Believe it or not, this is the best thing I made in the Rec & Ed Ceramics class that 20minuteJim and I took last year.
You might be wondering “Why?” as well as “What the heck is that?”
Here it is in context:
I had an idea to make a terracotta tray to go under one of the terracotta planters that we have. We usually try to winter-over our rosemary plants indoors (with differing amounts of luck and skill), but we don’t have liners or trays to fit under the terracotta planters, and that sometimes results in soggy carpets or floors.
I mentioned my plan to our ceramics instructor, a laid-back teacher who made room for students to follow their own paths in class. I said I’d bring in measurements; he suggested bringing the planter to class. Brilliant suggestion, right?
Our instructor showed me how to use the slab construction method to get the size and shape I wanted in my piece. Again, having the planter in front of me while I was working allowed me to imitate as best as I could the flared angles of the planter. When I asked him about my project, I saw what a great teacher our instructor really was. He didn’t try to teach us novices everything we could possibly learn about ceramics in one term, but rather what we needed to know when we needed to know it. When a teachable moment arrived, he was on the spot with information, technique, and support.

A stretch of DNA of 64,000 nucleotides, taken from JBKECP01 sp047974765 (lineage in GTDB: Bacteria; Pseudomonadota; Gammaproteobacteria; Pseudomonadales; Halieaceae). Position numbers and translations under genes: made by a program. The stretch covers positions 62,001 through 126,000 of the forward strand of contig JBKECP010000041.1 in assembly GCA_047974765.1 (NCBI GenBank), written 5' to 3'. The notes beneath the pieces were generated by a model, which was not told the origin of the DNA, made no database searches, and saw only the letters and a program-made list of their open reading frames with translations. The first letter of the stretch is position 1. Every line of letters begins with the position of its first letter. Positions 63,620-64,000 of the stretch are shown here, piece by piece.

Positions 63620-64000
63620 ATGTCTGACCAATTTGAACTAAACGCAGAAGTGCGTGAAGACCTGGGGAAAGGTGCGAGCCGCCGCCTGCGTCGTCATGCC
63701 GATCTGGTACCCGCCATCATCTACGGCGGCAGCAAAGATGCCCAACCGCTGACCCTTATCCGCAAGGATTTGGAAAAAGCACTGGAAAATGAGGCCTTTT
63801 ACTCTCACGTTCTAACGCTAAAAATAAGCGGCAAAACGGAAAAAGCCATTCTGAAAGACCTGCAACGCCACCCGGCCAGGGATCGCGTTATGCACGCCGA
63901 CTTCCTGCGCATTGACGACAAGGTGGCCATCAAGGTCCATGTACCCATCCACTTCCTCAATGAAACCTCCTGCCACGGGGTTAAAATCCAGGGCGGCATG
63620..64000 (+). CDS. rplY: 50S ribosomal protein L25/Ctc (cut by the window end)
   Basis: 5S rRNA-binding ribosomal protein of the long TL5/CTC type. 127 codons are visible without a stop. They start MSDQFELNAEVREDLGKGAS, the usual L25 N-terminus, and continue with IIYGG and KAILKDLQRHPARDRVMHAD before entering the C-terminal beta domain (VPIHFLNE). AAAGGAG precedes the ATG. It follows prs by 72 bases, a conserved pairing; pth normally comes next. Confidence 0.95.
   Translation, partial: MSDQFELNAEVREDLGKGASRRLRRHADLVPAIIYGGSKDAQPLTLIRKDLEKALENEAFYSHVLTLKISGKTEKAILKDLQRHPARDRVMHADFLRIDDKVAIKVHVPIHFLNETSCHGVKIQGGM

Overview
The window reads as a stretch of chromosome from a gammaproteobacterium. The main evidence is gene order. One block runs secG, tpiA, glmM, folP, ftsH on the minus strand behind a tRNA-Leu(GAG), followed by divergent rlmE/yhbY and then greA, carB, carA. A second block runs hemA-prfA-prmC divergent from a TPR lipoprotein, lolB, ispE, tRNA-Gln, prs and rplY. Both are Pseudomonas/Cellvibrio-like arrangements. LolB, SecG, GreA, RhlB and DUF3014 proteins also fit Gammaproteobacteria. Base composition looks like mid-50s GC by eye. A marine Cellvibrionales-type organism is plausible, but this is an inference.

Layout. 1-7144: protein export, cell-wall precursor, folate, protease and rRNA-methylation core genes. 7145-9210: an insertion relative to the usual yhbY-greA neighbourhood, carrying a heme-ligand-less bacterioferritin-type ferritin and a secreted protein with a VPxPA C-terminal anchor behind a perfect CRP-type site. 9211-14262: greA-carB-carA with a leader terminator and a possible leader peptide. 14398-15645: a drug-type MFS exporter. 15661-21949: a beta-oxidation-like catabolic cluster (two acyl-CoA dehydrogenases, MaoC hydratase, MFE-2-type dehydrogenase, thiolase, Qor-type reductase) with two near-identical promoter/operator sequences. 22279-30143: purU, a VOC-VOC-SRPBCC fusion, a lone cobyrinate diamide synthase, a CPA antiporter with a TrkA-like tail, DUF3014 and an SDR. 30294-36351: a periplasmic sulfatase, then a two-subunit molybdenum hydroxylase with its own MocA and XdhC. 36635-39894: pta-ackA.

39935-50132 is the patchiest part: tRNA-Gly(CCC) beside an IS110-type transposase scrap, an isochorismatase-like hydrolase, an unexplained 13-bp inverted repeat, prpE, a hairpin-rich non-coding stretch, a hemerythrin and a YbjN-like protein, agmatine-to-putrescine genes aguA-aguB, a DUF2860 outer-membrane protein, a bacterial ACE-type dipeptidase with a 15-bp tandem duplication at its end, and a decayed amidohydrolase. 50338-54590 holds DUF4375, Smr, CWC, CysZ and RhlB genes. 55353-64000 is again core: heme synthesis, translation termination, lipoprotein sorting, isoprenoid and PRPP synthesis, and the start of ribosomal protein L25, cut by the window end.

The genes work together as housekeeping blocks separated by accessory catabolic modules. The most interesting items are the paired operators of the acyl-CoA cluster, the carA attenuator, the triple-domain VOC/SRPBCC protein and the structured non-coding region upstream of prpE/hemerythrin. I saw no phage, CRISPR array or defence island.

I undertook this project about 3/4 of the way through our class meetings, after I had had some exposure to the slow pace required to make a finished clay piece. Still surprising– to me anyway– was that it took more than one class session to work the clay into the desired form and smoothness. I had to carefully cover my half-finished piece after the first week so that it wouldn’t dry out during the week between classes; then I could continue refining the shape in our next session and ready the tray for firing.
I was pleased when my piece survived the first round of firing; not every piece of clay is so fortunate, you learn pretty quickly in a ceramics class. Next I coated just the inside and the lip with a clear glaze. Again, my luck continued and my piece came out of the kiln in one piece.
Is it perfect? Heavens no!
Am I happy with it? You bet!
Our class was a success. Jim and I had a good time working with the clay and exploring the tools we had access to in the well-stored ceramics studio. It was truly Recreation and Education: we had a relaxing evening of mucking around with mud and a chance to learn how to make the mud do what we wanted– sort of like gardening.